As President Obama officially began his second term, with the inauguration speech, the parade and the festivity of inauguration luncheons and balls around the capital, his eyes and the eyes of his supporters are already on his legacy and on the view that history will have of him.
The “legacy thing” may be harder than Barack Obama imagines.
Beginning his second term, Obama has a focused, though unstated, agenda: to achieve presidential greatness in the eyes of historians and Americans.
In this, he will almost certainly fail.
He is already a historic president as the first African American to be elected, but there is a chasm between being historic and being great.
Presidents are ultimately judged not by their total record, or by their ability to enact their agendas, or by their popularity. They are judged by whether they get a few very big decisions right or wrong
What exactly does that mean?
These appraisals are made while a president is in office and, more definitively, after he’s left.
Does a president’s performance stand the test of time based on what happens later?
Did his policies advance or retard the nation’s well-being? Were they wise or simply expedient?
Depending on the answers, much else can be forgiven or forgotten,
Who are the truly “great” presidents in the eyes of history?
Every school child knows the three “great” presidents: Washington, Lincoln and Franklin Roosevelt.
They topped the first presidential ranking by historians in Life magazine in 1948. They’ve topped six subsequent rankings elsewhere.
Through no fault of his own, Obama will not be joining them.
The first requirement of presidential greatness is that the country faces a mortal peril: something that puts the American experiment — its embrace of freedom and equality, its trust in democratic institutions, and its belief in itself — at risk.
The great presidents have all defused that risk.
Against that single measure what did the three great presidents accomplish and why will President fall short in the view of history?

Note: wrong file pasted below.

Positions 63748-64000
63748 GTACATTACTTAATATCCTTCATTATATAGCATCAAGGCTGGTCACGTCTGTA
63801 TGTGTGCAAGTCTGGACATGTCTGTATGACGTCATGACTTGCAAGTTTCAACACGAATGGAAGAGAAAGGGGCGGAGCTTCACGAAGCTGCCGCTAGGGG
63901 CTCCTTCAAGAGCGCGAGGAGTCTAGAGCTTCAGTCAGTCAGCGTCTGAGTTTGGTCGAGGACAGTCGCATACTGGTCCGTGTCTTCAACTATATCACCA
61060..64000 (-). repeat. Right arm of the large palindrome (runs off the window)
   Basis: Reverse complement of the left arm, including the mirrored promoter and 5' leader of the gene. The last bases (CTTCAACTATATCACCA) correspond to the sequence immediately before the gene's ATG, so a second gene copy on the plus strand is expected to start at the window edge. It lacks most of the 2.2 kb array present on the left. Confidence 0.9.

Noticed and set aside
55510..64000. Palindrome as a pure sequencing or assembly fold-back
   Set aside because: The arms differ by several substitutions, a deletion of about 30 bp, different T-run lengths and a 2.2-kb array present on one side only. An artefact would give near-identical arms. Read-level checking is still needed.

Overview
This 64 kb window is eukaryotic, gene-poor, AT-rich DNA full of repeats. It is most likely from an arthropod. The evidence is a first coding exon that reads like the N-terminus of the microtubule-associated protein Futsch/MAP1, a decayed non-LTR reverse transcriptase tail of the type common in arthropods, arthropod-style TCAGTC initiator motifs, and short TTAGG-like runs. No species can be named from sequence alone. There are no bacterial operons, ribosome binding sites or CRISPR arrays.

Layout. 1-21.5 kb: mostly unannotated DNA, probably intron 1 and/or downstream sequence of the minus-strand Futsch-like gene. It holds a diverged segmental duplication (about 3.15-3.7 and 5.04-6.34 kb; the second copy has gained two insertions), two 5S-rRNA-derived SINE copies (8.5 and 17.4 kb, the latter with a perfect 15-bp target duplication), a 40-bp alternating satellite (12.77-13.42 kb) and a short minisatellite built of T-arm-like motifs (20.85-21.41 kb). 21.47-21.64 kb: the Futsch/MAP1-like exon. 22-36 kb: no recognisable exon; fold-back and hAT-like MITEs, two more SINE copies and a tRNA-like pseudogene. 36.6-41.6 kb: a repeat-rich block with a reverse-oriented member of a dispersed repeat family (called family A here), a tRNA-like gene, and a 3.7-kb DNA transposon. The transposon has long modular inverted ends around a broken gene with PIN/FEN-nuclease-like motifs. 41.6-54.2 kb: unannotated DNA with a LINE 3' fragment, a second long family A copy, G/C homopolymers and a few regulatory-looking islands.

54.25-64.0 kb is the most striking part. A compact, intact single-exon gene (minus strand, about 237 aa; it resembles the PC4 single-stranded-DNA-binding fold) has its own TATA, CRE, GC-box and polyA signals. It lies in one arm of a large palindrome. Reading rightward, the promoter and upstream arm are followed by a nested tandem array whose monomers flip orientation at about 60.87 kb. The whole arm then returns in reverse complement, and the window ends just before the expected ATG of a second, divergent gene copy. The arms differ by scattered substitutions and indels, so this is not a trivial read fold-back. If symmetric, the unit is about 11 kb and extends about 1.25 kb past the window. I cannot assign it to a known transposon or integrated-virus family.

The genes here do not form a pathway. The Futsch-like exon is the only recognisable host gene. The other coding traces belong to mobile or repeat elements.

In 1789, no one knew whether the Constitution would survive; Washington’s stature inspired loyalty that gave the system permanence.
Lincoln’s single-minded pursuit of total victory over the Confederacy — when many in the North, discouraged by the endless bloodshed and inconclusive combat, wanted a truce — saved the Union and ended slavery.
FDR preserved the nation’s democratic political values and institutions in the face of an economic collapse that gave rise, from left and right, to calls for radical change; and, of course, he presided over victory in World War II.
Obama will be denied a similar opportunity because, for all the nation’s serious problems, none yet rises to the level of mortal peril. Obama’s reputation will necessarily be less exalted.
So President Obama’s administration will forever be historic, in that he was the first Black President of the United States, but whether he will be viewed among the great presidents is an open question.
But history’s verdict will be present-oriented and forward-looking.
How have his fateful decisions played in the real world?
Obama’s reputation will ultimately depend on a handful of these, including (probably) his handling of the economy in the dark months of early 2009, Iran’s nuclear program, the federal budget and, perhaps, something now unimagined.
“Crises demand leadership,” writes Merry, “and in the American system that leadership can come only from the president.” Not just leadership, but leadership in the right direction.